Lorette C. Luzajic, HOOD returns, with vengeance 

Gales Gas Bar 

August will always

taste like hash and petroleum,

and it sounds like Guns ‘n’ Roses.

In those endless days,

the asphalt soaked up the sun

and spat it back out.


The gas station, it was the empire of my youth.

And it was a man’s world then,

and that is why I loved it,

all pizza and Playboy,

guitar practice, Camels, Toronto Sun.

The farmers tipped me

with baskets of sticky peaches,

and I could spend my shifts flirting with

mullet boys in Mustangs and

mirrored sunglasses.


I watched how headlights sluiced the falling darkness,

how night rose over the orchards,

how the concrete lot broke up the

vineyards on either side of forever.


And how the neon sign

kept blinking,

yellow, red,

alone for miles.

It was an Ed Hopper painting,

those gasoline summers,

tripped out on stars.



True Story


and then one day I got up

and went directly to the tall corner shelf and

began tearing everything apart

ripping up all I had once alphabetized

so lovingly.


all those thin volumes, at least a thousand,

books made possible by Canada Council and chardonnay,

by people who are now my friends.


I couldn’t stand the weight

of all those words,

the myopic indulgence of confession and reflection

I couldn’t bear the wasted space

on every page.


when it was over, this madness

this bitter wrestling that

every writer must

with meaning and its absence,

I sat amidst those ruins liberated, dry eyed.


like some kinds of grief,

I wouldn’t cry for a long time

about what I had done.


there was nowhere

to go but through-

I would have to begin again,

without props

with nothing but empty shelves

and my fear of the blank page.

The Broken World


Now that you have come

to sort things out,

I am more

confused than ever.

All hell

breaks loose

in midnight


and it’s been years since

I heard midnight

knocking at my door-
I’ve made my life

so tidy

squished it crammed it stuffed it

with law and order.

I intended to keep

the crashing winds at bay,

as if lists and yoga, or sorted silverware,

could possibly protect me

from the gods of the sea.


I never know

if the roads

will bring you home, and


the miles

are written in your eyes,

the things you’ve seen,

the things you’ve tried to hide,

and you are wearing the sun

and the rain and the road

and the endless

prairie skies.


(If you can give it, I can take it

‘Cause if this heart is gonna break

 it’s gonna take a lot to break it.)


(I’m broken like a promise,

shattered like a dream.)


You are a storm that blows through here

galloping wild horses,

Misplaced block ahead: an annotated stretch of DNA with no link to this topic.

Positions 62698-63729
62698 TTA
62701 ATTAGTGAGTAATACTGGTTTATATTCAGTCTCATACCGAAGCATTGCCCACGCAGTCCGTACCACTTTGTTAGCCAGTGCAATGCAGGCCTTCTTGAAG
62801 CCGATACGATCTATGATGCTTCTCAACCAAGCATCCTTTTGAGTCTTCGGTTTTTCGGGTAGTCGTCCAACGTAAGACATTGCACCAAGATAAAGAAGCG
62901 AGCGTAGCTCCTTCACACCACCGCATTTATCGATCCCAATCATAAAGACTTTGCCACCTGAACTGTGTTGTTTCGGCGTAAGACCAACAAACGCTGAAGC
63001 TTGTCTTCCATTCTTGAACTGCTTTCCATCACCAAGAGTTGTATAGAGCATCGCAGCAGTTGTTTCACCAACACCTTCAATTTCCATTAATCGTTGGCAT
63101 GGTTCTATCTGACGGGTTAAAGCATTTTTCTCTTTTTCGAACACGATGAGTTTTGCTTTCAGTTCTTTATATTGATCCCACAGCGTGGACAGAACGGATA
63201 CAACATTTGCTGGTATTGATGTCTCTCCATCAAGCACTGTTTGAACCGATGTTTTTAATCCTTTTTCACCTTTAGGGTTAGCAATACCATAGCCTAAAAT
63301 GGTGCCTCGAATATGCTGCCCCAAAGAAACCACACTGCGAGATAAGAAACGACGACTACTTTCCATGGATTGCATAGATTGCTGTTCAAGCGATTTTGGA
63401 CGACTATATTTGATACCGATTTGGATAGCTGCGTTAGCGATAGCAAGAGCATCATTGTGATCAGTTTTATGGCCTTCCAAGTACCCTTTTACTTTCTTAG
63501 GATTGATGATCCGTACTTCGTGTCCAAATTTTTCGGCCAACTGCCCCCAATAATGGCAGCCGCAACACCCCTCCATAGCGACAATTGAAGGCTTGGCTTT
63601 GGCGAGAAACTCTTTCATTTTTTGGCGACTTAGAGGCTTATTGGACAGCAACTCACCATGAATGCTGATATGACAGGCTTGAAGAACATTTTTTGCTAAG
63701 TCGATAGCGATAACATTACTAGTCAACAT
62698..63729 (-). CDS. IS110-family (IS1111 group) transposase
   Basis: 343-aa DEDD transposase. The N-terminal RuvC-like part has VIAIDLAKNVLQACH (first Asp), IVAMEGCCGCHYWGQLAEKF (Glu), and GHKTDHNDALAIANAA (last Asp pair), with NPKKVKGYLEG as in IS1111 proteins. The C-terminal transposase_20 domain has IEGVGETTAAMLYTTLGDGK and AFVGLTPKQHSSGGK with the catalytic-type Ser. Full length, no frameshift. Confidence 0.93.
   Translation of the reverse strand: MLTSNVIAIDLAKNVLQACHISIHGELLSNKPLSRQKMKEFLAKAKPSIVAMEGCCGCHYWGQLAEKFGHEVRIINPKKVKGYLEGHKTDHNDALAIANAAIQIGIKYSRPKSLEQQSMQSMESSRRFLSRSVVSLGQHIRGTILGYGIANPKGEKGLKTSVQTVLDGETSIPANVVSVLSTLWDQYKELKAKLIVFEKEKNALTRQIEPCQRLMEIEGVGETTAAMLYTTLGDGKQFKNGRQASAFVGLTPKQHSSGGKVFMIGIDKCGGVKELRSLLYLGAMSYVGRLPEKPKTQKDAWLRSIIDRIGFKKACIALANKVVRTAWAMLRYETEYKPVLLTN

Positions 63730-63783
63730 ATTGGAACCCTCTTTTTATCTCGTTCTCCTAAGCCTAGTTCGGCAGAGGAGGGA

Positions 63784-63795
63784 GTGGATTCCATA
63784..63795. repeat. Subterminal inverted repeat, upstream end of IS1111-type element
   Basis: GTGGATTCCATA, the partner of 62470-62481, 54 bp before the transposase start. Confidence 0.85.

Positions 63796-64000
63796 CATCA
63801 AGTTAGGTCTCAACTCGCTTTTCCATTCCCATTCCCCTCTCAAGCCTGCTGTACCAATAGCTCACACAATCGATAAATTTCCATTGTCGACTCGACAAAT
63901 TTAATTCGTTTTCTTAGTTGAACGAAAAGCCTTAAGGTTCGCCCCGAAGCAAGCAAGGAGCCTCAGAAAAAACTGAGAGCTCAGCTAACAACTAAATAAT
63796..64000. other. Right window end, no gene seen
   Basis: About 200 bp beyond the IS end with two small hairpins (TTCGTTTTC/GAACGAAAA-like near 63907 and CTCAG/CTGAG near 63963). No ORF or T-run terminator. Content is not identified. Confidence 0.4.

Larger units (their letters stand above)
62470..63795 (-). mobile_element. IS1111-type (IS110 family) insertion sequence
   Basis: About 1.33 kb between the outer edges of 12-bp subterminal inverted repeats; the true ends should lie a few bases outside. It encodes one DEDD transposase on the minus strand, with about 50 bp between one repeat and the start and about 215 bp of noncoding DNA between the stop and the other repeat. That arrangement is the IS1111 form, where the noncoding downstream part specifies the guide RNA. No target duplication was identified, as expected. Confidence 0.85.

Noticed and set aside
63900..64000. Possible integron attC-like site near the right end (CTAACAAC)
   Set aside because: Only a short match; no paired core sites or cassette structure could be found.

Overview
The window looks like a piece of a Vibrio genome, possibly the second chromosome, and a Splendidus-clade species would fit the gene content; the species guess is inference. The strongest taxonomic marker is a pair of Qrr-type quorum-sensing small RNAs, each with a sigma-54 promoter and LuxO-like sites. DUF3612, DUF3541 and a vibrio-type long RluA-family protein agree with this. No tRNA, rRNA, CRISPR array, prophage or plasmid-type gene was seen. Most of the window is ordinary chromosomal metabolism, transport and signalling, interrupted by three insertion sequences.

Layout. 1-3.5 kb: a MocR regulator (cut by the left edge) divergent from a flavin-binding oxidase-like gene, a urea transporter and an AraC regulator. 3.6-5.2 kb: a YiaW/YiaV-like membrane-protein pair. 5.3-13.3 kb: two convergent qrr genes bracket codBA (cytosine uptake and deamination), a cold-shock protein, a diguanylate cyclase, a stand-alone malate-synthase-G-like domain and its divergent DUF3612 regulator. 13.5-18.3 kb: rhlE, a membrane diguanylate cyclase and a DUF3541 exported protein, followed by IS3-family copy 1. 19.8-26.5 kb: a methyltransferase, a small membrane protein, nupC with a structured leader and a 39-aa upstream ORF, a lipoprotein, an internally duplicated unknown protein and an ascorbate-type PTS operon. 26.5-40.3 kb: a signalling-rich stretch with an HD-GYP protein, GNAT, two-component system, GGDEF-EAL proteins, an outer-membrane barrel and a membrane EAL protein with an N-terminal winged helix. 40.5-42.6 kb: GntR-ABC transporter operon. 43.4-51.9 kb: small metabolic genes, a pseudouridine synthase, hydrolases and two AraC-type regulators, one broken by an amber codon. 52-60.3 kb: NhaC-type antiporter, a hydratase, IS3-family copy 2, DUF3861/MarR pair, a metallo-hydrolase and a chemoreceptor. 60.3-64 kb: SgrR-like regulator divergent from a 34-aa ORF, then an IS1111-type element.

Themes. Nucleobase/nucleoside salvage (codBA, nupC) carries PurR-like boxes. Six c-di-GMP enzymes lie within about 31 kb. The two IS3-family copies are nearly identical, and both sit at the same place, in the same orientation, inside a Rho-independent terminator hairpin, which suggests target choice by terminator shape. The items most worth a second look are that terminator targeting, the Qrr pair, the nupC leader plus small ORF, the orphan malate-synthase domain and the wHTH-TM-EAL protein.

part human,

but something else, 

something wilder, unrestrained.
It doesn’t matter:

every time you

break my heart,

I will grow another one

for you to smash

and treasure the hours

in which

it falls apart,

just to have something from you.


I can’t stop you

from climbing across my roof

and into my window

if you need to get to me.


I don’t even know if

you are dead or alive.

Now, the great unknown, again.

You disappear

as you arrive,

without words,

without reason.


Do you remember? 

Once you said, you would do anything for me,

anything at all,

you’d walk 1000 miles for me, you said,

and the ferocity of your conviction took me aback,

how love blazed in your eyes,

for me.


It was a promise you kept,

arriving from the east

like rain on my roof.
But I had said, no, don’t you remember?

I don’t want it, I told you.

I won’t ask that.

You know all I’ll ever ask of you



is to put

your pipe down



for me.

Leave it down

I beg you,

leave it down.


I will never, ever

ask another thing.



Now as ever, your company is easy,

and holding you

is comfortable, familiar sorrow.

You ask about my work,

and about my meetings.

And whether I’ve found anyone.

My fingertips trail your scars,

fading rope at your throat,

feathers on your wrists.
Now, as if there were

no years between us,

and no grief,

we sprawl across the floor with

Johnny Cash on repeat, and it’s

an apt soundtrack for all that we have seen,

for the people we have been.


And yours is a lonely road,

my most beloved friend,

but you’ve never questioned why I keep

your heart with me as best I can.

Even so, I told you.

It was how tenderly you tended to

my injuries, how you

tried to save me.


The air here is filmy and surreal,

emptied of you,

soapy and edged with grief.

I can’t fix

the broken world.

It is you who could,

you who fixed my sink and my bicycle

when you hitchhiked into town.
It’s only 2000 miles,

you said,

repacking your backpack.

I’m clean now, woman,

I’ll make it west, don’t worry.









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